Tenth, excessive force of a goalie’s pass to purposefully hit an offensive player is a slash, and should be called a slash just as any other slash should be called. If the goalie throws the ball from the crease and the goalie’s stick is checked, then there is a play on call, as mentioned in the fifth rule above. However, if the goalie does so with excessive force, it is a slash on the goalie and will have to serve the penalty.
Eleventh, the goalie is the only player that is allowed to touch the ball with their hands, but only when they are in the crease. They are not allowed to grab or pick up the ball, but they can touch the ball with their hands.
Btw, when the goalie is outside of the crease and leaves the crease to play, they no longer have any of the crease privileges and are a regular player on the field.
One more thing…
Some people are confused about the rule of the goalie’s stick inside of the goal when the goalie has possession of the ball. An example of this is when a goalie has the ball in the crease and winds up to throw the ball, and the goalie’s stick goes inside of the goal during this windup. Even though the definition of a goal is when the ball crosses the entire goal plane of the goal, this is only when there is no possession of the ball. If the goalie has possession of the ball and the stick crosses into the goal plane, it is not a goal. This only pertains to the goalie, as any other player or defenseman that does this would not have these privileges.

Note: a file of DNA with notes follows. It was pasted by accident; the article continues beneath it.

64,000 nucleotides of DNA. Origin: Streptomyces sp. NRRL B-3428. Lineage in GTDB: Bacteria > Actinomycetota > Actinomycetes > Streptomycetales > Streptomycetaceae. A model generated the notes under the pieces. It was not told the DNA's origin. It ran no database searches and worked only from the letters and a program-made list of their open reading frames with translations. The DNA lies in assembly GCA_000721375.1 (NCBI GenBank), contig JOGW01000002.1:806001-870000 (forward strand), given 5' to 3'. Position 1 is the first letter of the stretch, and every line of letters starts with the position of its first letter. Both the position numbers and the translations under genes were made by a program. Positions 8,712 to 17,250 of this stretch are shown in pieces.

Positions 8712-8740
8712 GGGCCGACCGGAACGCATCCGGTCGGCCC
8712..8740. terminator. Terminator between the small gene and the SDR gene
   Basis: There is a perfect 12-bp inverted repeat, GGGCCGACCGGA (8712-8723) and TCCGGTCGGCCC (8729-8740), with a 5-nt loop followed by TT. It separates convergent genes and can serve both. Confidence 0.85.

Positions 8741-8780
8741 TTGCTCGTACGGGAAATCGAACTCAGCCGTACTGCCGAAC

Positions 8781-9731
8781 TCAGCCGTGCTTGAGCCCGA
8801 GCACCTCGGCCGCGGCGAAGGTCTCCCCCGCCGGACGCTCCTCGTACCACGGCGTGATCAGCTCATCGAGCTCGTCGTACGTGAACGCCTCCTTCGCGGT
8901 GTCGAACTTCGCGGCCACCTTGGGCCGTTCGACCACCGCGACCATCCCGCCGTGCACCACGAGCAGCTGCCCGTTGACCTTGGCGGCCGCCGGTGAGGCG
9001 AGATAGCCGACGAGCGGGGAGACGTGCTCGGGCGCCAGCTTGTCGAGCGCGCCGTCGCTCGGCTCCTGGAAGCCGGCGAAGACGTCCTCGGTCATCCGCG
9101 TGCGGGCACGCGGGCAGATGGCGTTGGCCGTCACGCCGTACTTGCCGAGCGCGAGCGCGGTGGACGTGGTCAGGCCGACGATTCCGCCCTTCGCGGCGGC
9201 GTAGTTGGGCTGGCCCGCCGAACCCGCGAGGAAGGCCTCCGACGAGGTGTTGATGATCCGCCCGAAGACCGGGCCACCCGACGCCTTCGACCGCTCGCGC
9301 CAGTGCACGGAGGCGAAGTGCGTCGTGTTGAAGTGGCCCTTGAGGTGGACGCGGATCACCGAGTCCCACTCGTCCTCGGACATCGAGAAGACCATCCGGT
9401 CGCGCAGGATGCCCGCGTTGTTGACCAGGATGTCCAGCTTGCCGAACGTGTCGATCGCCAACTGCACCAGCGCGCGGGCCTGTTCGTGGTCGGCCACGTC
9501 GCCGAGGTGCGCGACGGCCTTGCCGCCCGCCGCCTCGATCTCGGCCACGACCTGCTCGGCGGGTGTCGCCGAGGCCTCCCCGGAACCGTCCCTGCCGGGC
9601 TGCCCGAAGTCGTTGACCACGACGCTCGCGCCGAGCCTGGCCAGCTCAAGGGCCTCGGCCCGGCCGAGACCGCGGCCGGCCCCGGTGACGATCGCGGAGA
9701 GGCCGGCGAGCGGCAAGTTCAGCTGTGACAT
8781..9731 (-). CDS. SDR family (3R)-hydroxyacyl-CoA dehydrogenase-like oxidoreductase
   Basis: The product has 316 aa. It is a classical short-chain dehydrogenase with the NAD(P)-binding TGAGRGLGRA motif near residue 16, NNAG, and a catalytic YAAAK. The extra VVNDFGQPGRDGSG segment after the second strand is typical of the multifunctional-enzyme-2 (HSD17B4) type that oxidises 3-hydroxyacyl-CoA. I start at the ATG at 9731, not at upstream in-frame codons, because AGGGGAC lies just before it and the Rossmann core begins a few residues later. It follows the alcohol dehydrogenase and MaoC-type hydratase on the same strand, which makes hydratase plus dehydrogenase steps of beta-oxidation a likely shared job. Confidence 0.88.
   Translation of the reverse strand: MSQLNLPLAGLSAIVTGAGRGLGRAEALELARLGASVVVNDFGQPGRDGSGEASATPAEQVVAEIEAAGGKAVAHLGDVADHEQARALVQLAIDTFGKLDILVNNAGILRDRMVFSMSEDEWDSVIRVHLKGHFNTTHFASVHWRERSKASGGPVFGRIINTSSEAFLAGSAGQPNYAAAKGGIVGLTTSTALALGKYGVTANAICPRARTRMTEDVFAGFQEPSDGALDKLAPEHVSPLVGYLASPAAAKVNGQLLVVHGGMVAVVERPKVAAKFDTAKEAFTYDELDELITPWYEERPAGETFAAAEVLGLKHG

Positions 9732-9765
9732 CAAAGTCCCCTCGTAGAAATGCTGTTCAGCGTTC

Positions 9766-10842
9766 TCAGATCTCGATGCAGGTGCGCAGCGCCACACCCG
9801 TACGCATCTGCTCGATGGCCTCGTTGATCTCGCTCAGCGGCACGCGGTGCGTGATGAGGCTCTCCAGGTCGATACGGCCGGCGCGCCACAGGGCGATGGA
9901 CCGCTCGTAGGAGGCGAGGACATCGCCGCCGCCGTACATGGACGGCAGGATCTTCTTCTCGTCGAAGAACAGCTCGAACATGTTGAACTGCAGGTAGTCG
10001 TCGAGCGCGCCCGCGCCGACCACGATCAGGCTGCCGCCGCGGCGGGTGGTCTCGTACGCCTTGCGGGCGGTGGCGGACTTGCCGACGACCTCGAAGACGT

I hope some of these explanations of the goalie rules is helpful to understand what these rules are and some of the different scenarios that can be found in the complex scenarios of the goal crease and the crease cylinder.